Then there are the Freemasons. This conspiracy theorizes that the founding fathers of the United States interwove Masonic symbolism and sacred geometry into the Great Seal of the United States (on the one-dollar bill – the words “Novus Ordo Seclorum” means “New World Order”… well, actually, it doesn’t, but wouldn’t it be creepy if it did? It makes you think, doesn’t it?), the National Mall, and even the street layout of Washington, D.C. All as part of a great plan “to mystically bind their vision of a government in conformity with the Luciferian plan of the Great Architect of the Universe who has tasked the United States with the eventual establishment of an hermetic ‘Kingdom of God on Earth’ and the building of the Third Temple in New Jerusalem as its holiest site.”

Masonic Washington, DC“The Pentagram connected to ‘The White House’ is geographically up-side down. A classic, or rather the classic logo of Satanism! Also important to point out is the fact that ‘The Pentagon’ is angled at thirty-three degrees (as in the thirty-three degrees of Freemasonry) and that at this angle appears as an another upside-down pentagram!” Notice how the large pentagram on the left is completely arbitrary – any geometric symbol could have been laid on top of the street layout.

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May
27
2009
2

Cool Websites

Short post today. Just wanted to share with you a few websites I’ve become enamored with:

  1. Wikitravel.org

    It used to be when I wanted to find out about traveling to a country I would consult the Lonely Planet listings. They give a nice summary of a place, the basics for what travelers need to know. But in recent years Wikitravel has far surpassed them. And while Wikipedia is good for facts about a country (geography, history, government, economy, demographics.. similar to what the CIA World Factbook lists), Wikitravel lists things you as a traveler need to know – transportation, where to eat, drink, sleep, staying safe, what to see and do. Plus since it’s a wiki, it’s improving by leaps and bounds daily. I do my part to improve it by adding listings for hotels I like, correcting mistakes I’ve found, etc. As an example, compare the listings for Medellín in Lonely Planet, Wikipedia, and Wikitravel. You’ll see what I mean.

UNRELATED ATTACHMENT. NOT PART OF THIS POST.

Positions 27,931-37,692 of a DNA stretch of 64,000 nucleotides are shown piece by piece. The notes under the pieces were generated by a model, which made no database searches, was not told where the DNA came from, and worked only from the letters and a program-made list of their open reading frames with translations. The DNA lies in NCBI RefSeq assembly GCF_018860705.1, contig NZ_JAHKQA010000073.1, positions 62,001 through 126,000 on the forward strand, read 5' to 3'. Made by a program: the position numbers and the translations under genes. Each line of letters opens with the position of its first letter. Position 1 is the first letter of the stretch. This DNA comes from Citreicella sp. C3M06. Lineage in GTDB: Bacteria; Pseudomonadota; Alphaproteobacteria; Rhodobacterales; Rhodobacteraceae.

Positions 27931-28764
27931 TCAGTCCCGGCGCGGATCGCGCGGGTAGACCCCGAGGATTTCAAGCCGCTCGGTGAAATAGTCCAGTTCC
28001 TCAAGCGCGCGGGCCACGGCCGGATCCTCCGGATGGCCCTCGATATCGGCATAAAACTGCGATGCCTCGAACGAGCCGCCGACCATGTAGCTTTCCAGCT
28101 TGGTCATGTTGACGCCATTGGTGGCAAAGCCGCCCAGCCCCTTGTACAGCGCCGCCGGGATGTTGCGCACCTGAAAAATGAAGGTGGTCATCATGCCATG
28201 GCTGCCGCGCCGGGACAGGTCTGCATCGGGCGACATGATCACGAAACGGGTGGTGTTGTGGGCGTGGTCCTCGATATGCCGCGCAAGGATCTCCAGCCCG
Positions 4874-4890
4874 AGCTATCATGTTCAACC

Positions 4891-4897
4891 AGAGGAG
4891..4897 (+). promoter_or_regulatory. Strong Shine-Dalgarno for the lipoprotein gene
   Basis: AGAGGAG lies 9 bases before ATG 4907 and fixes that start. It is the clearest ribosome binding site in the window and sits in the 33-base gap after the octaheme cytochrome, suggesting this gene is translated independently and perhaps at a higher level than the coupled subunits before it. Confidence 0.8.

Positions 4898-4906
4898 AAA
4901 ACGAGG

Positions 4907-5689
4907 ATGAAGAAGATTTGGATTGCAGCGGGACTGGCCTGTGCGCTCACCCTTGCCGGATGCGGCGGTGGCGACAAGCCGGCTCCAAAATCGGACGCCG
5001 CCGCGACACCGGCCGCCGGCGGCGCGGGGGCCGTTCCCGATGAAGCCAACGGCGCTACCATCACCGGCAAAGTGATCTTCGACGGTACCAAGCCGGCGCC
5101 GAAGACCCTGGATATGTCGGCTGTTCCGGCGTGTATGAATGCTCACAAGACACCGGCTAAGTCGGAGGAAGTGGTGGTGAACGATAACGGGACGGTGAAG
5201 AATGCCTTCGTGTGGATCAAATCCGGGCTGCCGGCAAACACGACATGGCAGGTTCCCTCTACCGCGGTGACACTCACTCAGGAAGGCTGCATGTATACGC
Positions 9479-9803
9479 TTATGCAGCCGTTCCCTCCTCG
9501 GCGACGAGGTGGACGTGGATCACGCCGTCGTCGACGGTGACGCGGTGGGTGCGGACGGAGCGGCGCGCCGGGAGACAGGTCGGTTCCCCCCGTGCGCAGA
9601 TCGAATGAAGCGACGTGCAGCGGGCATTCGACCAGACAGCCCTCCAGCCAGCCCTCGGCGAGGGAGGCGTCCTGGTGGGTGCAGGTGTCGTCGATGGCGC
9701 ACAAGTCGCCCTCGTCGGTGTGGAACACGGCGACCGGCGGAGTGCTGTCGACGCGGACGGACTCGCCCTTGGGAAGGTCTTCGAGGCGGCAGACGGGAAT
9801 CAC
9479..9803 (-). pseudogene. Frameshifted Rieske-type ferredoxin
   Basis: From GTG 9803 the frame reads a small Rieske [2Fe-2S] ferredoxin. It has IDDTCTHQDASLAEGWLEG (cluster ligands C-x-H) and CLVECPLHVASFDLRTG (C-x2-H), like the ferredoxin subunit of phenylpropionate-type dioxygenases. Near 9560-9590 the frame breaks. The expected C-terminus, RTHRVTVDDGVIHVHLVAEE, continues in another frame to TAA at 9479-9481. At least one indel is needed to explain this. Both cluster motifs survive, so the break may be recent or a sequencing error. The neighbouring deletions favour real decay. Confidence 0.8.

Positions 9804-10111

It’s nice when the world coalesces around one site for a given topic. You want to know about a film you go to IMDb, want to know about a band you go to AllMusic. It’s the same now with Wikitravel.

  2. Google News Alerts

    I realize this may not be new to a lot of you, but I recently started using it and love it. You just tell Google what keywords you want news about and it will collate news articles, web mentions, blog postings, etc into a daily or weekly summary and email it to you. It’s a great way to keep tabs on disparate subjects without having to go searching for the news. I’m currently tracking news on Colombia, Merce Cunningham, and Ecuador.

  3. Google Maps / Google Earth

    You’re no doubt familiar with these tools for checking out your neighborhood, office, driving directions to Aunt Patty’s house, etc. But did you know that their coverage globally is quite good, and the community of people geotagging photos and videos from all over the world is a boon for everyone. Say you’ve read all about a given destination, but still don’t have a feel for it – what it would be like to walk down the street there. Then try these tools. People upload an amazing range of benign photos and videos – their local supermarket, the kids playing in the street, etc – but the upshot is that it gives you a real sense of the place.

  4. Couchsurfing.org

    Although I’d read about this site before leaving for my trip and was told about it again by a traveler in Guatemala, I only finally checked it out a week ago.. and discovered the answer to my prayers! As a tourist, it’s difficult to truly get to know a place without the benefit of local knowledge. But I’ve always been vexed by the problem of how to meet local people. Sometimes I’m lucky and they just come up and befriend me, like in Honduras and Barranquilla. In Santa Marta I even successfully broke the ice with a group of locals at a club, but I had a wingman egging me on that night. Usually it’s just too daunting. No more – Couchsurfing to the rescue! As the name implies, it is a social networking site designed to put travelers in touch with locals to crash with. But it’s far more than that. Many people on the site (myself included) are fine staying in hotels, but simply want to meet people for coffee or drinks to get the lowdown on the local scene, or just have a bit of human interaction. One reason it took me so long to sign up is I thought there wouldn’t be that many people on it in these non first-world countries.. boy, was I wrong. In Bogotá alone there are over 2,000 people on the site! Even in the smaller remote towns of Colombia there are dozens of people signed up. Woo-hoo! Wikipedia has a good summary of the site here. If you’re already a member of the site (it’s free if you’re not), please “friend” me, so I can get my profile up.